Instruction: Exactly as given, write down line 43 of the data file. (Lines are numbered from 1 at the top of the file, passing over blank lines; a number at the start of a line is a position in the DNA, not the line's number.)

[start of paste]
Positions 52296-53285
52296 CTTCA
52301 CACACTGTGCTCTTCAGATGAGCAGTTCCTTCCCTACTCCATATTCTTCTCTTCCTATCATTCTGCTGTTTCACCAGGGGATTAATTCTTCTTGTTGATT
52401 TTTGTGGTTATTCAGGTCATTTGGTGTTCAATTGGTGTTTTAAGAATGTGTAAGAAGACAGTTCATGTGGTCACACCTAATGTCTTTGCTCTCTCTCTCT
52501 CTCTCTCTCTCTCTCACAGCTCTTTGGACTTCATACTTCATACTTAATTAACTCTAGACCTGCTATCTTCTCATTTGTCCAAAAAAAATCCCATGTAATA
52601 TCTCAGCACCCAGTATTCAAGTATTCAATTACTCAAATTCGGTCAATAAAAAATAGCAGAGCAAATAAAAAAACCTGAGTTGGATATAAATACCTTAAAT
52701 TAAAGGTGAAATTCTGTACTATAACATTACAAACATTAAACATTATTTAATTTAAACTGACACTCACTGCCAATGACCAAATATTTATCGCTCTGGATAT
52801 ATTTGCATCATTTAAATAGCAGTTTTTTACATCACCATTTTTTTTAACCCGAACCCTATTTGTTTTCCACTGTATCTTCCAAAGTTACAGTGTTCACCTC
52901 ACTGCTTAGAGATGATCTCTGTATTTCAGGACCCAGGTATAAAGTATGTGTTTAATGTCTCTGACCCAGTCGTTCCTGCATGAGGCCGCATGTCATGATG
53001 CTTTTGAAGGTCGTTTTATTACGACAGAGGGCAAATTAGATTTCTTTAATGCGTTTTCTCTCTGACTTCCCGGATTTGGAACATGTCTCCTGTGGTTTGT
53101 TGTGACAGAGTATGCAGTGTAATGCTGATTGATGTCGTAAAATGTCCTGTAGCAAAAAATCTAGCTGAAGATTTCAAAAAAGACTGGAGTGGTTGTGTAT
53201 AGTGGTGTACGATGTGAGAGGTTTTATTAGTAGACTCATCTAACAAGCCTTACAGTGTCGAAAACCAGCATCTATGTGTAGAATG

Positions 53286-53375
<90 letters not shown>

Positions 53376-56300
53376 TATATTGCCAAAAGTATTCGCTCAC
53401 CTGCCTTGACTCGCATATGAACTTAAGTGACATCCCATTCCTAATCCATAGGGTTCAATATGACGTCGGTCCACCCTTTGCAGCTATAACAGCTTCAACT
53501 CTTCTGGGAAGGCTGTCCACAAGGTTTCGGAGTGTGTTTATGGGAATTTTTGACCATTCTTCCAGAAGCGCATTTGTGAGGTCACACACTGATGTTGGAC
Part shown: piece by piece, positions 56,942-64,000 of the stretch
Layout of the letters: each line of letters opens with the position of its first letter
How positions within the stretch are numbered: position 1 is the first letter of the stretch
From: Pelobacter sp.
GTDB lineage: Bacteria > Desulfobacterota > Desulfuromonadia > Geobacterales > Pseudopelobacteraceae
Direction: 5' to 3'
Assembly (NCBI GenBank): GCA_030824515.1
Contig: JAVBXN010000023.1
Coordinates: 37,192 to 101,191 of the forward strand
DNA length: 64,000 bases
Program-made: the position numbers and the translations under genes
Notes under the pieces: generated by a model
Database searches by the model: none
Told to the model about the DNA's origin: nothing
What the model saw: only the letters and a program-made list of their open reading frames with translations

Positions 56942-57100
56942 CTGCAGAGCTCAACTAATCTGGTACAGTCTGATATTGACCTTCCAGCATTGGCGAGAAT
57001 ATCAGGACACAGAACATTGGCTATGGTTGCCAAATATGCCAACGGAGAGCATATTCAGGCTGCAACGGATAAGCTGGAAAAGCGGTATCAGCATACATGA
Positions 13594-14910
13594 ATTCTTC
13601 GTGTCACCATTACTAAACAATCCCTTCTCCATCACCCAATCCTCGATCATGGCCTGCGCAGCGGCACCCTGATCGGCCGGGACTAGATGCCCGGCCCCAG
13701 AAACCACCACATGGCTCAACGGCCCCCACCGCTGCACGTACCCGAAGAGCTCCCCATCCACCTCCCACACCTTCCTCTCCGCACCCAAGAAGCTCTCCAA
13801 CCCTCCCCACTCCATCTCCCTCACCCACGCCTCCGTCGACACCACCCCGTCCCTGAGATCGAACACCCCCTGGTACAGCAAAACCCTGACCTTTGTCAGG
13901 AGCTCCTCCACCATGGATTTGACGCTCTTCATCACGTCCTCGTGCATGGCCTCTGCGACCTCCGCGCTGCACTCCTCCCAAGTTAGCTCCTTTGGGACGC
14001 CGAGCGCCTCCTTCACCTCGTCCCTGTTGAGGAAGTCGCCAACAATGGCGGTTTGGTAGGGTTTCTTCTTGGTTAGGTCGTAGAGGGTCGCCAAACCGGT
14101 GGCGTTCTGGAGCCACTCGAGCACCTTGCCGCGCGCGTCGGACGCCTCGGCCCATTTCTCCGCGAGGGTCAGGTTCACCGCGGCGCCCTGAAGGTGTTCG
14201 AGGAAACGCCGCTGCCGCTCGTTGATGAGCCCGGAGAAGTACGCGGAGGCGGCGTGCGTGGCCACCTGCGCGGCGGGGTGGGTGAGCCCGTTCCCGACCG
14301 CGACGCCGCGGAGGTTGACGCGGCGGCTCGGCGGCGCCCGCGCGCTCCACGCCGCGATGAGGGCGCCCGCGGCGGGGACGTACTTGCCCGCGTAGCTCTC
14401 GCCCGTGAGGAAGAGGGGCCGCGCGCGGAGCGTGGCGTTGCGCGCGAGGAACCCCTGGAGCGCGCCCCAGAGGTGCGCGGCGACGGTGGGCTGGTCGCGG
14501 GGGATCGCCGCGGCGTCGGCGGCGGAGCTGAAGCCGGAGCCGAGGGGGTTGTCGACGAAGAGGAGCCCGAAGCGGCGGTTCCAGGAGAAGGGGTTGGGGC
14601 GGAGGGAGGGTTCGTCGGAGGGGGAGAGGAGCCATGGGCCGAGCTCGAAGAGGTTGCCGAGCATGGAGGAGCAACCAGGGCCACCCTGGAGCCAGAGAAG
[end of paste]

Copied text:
14001 CGAGCGCCTCCTTCACCTCGTCCCTGTTGAGGAAGTCGCCAACAATGGCGGTTTGGTAGGGTTTCTTCTTGGTTAGGTCGTAGAGGGTCGCCAAACCGGT